UWE Glenside Laundry Building Conversion

University West of England, Bristol

Project Details


University West of England


Kier Construction



Contract Period

41 weeks

Form of Contract

JCT Building Contracts with CDPs 2016

Project Summary

The conversion of a former Laundry Building in to a new Clinical Skills and Simulation Centre for the University of the West of England, Bristol.

The completed facility will provide the University with Optometry, Rehabilitation, Practical Skills Teaching Paramedics, changing and shower facilities and CPD Spaces with storage and plant rooms within a Basement that has ground floor level access.

Located on the University’s Glenside Campus, in Bristol, the building works were carried out within the live education and residential environment.

“Following Optometry’s occupation of the Glenside Laundry on Monday, I wanted to send you this congratulatory note. The mammoth operation which you have successfully lead so that PC was achieved on the entire development, has been so welcomed by my colleagues across the University, many of whom are eager to spread the word, what a great learning environment we now have.”

“The feedback I have received on your Project Management abilities from across the project team, has been consistently strong. I can recall many conversations with members of the UWE team, where they have expressed an appetite to build upon the relationships established on this project; in my view, a great indicator of success.”

Key Challenges

During the project there were a number of challenges which were highlighted and overcome through good communication and desire to provide a high-quality building.

The asbestos removal was a challenge as the scope continually expanded due to unforeseen areas not located in the original asbestos survey.

The site team communicated with the client at an early stage to allow the client to fully understand what additional work was required. This allowed a good working relationship to continue between both parties.

The location of the project created a number of logistical constraints due to the limited space surrounding the project and the busy nature of the University campus.

During the early stages of the project, a traffic management plan was developed and issued to the client for approval. The plan allowed the client to fully understand the construction logistic requirements and highlight any potential disruptions.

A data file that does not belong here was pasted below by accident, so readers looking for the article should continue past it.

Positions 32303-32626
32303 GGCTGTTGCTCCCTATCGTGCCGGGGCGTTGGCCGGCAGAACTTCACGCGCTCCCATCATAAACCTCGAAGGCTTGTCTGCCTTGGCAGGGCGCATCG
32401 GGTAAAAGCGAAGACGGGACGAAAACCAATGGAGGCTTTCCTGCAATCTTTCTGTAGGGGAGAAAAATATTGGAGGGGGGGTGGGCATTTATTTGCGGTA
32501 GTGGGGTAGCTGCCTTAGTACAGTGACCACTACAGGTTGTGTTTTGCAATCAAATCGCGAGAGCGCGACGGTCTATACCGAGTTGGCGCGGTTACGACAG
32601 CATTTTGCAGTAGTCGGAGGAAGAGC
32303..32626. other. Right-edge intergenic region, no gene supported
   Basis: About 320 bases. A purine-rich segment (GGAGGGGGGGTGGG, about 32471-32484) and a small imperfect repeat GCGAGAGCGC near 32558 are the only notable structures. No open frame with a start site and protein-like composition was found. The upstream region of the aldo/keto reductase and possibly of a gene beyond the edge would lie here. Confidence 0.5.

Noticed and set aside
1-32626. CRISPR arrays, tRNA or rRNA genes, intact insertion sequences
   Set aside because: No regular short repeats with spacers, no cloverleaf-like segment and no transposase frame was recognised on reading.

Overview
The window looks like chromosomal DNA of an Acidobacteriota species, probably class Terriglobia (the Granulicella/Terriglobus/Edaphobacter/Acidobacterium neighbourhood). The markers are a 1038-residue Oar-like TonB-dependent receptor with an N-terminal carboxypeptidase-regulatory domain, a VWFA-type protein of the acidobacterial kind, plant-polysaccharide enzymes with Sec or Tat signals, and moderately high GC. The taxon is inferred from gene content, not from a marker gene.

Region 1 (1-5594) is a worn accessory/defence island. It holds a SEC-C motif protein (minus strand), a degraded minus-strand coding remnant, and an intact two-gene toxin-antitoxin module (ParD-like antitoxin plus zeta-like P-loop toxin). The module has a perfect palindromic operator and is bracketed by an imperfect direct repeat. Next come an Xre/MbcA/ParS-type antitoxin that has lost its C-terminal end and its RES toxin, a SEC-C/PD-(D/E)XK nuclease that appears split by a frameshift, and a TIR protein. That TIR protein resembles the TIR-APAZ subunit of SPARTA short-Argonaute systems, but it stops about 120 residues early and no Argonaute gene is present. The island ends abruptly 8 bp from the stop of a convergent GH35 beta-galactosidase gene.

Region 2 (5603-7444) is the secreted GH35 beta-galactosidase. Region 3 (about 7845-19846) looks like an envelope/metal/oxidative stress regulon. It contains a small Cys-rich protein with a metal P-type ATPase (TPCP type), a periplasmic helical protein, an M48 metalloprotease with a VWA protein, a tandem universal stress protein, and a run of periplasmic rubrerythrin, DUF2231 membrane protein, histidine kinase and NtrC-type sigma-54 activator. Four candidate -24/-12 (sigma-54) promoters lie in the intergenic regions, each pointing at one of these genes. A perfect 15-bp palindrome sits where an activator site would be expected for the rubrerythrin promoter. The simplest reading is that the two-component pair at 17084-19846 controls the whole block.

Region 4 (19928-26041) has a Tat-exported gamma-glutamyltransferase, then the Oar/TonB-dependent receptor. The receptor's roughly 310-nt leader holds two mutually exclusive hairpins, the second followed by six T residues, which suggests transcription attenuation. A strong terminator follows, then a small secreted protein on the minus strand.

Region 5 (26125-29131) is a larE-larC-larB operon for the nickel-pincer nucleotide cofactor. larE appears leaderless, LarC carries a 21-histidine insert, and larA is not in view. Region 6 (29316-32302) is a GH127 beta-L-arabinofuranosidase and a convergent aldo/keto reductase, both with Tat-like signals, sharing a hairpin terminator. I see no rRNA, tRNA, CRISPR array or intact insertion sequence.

Throughout the project, the Kier site team regularly communicated with the University about any disruptions such as crane lifts and concrete pumps. During these activities, Kier gave adequate notice to the client regarding the disruptions and went onto position signage and barriers to communicate the temporary disruption to the University users.

The site was also challenged with limited material storage facilities which were managed through material procurement; only requesting the materials which were required, not bulk procurement. This allowed the storage facilities to be managed while providing a well-managed and maintained site.

Project Takeaways

Our Success

  • The key project drivers were to develop a design solution which met the Client’s afforded budget and deliver the completed building for the start of the September academic term.
  • The project commenced with removal of asbestos in various locations and lead paint from existing walls to display the glazed brickwork behind.
  • Design coordination was done utilising the BIM model to ensure we de-risked design through clash detection, ensuring the new and existing structure didn’t clash with newly installed services.

Our Learnings

  • Various demolitions to the existing structure were undertaken to allow the Client to obtain the required space and access routes from the existing University facilities.
  • Included in the demolitions was the removal of the existing window lanterns which were replaced with new lanterns to allow the building to have an enhanced thermal performance.
  • The pre-construction and operational team were central to supporting the University in developing a project-specific BIM Execution Plan and Employer’s Information Requirements (EIRs)  which aligned to the traditional nature of the contract. Within the EIRs it became apparent that affixing identification tags or labels, to assets, was key to delivering continuity across their estate. These were installed to  both fixed and movable assets to provide a way to identify individual assets throughout their useful life.

Value Added

  • The project was fully fitted out to a clinical standard including replacement of all M&E systems and new optometry training booths to the Client’s requirements.
  • This new space adds an extra 1,400 square metres of flexible teaching, learning and assessment space for a range of programmes, including a new Advanced Practice Apprenticeship award, which the Faculty of Health and Applied Sciences have been successfully awarded by Bristol, North Somerset and South Gloucestershire Sustainability and Transformation Partnership.
  • The refurbishment of the former Laundry has been awarded a SKA Silver rating from the Royal Institute of Chartered Surveyors for its considerate environmental design and use of materials in the project.